"No one here is exactly as he appears."
REVIEW: Now here's a plot very much out of Star Trek - its roots are, in fact, in Trek's second pilot - about a man who expands his mind to the point where he becomes a giant New Age CG effect. Sure, the theme of the series is, in a sense, this episode's, i.e. "becoming", but what salvages the too-familiar plot is the introduction of certain villains and the deepening of the Babylon 5 universe they represent. The obvious one is Bester (named after a certain SF author? we learn later he's called Alfred just like The Stars My Destination's writer) played by Walter Koenig as a cold and slimy Psi Cop. This is a big name guest star (for the genre anyway) who makes enough of an impression that you're glad he survived the encounter. We do have a vested interest in seeing more Psi Corps action because Talia is in the cast, of course, but also because Ivanova has a bitter past with the organization. I'm also curious as to whether they'll keep up the Prisoner references ("be seeing you" with the eyeful salute) or of it was a one-off wink to fans of paranoid thrillers.
We learn a lot about telepaths, some of it through massive amounts of exposition, some through character moments. That there are levels of ability. That some very few also have telekinetic ability (and what does this gift mean for Talia's future?). What it feels like to hear thoughts around you all the time. What love between telepaths means. And through Ironheart's rapture, perhaps we discover what awaits mankind in the Fourth Age, I don't know. There's certainly something portentous to his farewell to Sinclair: "See you in a million years." This is all quite informative and/or intriguing, so it's unfortunate the plot reminds one so much of Infection which, only a couple episodes back, also put one of the cast in a difficult situation with a mentor and someone turning into something not human that puts the entire station in danger (and which Earth Forces would like to have in their arsenal).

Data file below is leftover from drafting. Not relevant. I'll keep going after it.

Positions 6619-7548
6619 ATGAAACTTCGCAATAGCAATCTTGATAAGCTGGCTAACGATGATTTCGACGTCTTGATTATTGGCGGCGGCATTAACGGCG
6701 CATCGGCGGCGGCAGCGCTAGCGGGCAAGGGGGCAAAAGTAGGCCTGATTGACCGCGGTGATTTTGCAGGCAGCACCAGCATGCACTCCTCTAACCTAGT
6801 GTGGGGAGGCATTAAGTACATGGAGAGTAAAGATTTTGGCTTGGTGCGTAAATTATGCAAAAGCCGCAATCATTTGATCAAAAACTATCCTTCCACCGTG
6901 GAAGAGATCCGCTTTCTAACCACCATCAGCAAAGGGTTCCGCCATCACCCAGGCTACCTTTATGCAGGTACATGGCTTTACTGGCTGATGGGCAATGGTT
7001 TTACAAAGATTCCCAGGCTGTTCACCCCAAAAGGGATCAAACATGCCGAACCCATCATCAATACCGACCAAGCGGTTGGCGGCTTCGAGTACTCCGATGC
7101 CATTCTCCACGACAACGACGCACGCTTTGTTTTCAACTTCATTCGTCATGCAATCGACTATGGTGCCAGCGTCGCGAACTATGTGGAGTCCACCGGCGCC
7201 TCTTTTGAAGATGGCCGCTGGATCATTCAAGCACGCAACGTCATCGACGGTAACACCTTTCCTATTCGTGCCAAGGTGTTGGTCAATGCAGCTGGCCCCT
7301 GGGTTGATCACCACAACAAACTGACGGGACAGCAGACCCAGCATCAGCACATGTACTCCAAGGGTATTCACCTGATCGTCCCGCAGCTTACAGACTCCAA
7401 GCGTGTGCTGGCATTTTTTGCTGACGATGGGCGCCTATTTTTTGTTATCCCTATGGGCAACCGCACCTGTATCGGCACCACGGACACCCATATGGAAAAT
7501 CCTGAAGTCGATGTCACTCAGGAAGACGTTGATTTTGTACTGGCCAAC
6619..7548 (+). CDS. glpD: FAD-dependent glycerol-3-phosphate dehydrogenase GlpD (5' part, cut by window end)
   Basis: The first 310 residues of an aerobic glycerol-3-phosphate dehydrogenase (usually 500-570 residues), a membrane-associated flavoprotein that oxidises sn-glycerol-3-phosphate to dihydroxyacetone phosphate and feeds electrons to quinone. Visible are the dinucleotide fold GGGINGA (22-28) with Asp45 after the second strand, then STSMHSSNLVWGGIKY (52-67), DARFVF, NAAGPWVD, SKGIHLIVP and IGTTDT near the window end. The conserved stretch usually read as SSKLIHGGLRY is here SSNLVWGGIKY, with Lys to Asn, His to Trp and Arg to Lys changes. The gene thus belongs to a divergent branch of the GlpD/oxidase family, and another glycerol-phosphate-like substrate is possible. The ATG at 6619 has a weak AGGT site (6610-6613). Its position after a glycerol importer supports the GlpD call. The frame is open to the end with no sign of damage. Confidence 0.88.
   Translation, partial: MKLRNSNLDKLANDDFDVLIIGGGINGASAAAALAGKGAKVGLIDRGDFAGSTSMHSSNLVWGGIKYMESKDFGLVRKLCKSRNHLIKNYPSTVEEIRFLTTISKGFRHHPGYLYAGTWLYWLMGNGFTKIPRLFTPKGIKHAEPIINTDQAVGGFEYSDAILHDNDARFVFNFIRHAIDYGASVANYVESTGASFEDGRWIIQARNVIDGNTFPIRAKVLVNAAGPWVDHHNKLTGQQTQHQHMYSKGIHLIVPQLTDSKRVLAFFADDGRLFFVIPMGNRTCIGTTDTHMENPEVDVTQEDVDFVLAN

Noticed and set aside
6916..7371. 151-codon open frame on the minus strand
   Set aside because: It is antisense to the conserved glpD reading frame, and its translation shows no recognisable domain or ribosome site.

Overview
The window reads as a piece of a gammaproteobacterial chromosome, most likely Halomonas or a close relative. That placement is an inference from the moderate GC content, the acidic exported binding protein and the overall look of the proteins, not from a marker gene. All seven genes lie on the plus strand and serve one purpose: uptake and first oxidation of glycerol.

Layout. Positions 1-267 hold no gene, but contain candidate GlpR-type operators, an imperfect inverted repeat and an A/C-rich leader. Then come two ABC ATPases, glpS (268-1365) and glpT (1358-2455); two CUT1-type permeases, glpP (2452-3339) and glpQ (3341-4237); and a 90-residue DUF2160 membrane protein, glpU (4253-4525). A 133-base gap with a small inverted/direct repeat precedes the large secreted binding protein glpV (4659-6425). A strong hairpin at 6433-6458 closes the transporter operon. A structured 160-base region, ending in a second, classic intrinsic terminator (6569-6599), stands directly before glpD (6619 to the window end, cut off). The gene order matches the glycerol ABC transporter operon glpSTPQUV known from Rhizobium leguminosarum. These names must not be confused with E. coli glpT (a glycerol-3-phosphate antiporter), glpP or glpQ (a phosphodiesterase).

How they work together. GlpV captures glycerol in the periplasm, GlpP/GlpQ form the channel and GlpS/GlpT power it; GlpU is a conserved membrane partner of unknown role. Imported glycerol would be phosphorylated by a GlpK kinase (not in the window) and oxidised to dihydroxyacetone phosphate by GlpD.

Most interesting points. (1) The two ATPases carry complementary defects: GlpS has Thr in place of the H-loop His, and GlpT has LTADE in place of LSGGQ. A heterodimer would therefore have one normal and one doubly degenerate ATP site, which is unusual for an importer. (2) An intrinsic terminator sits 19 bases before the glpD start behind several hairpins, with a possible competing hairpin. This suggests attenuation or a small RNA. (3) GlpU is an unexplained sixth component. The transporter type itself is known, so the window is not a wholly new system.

The subplot involves Sinclair's girlfriend Catherine taking a job G'Kar thinks is ill-advised, to a remote sector where ships tend not to come back. While she's out there, she encounters what fans of the show know as the First Ones, an ancient power with creepy, creepy ships that will become important to the program. Just a fleeting glimpse, but a promise as well. G'Kar says we are ants compared to these mysterious and unknowable aliens. And he makes another promise to the viewer: That no one on this show is what he or she seems. That goes with the theme of becoming, certainly, but also hints at something darker. How many of these characters are lying to us? Or perhaps the question should be, how much is JMS lying to us? He is playing with our expectations, certainly, and a reptilian alien like G'Kar should, by convention, be the villain of the piece. He isn't, though he might have saved Catherine simply to advance his own agenda with Sinclair. We already know other characters have secrets, could his be... virtue?
ON THE OTHER SIDE OF THE WORMHOLE: Without a doubt the most high-profile Trek actor to ever appear on Babylon 5, Walter Koenig effectively made a whole generation forget all about Chekov for a few years.
REWATCHABILITY: Medium - While the episode introduces a couple of key villains, I don't think it says all that much about them we won't get in future appearances. The shadow of Star Trek's stock plots still looms large.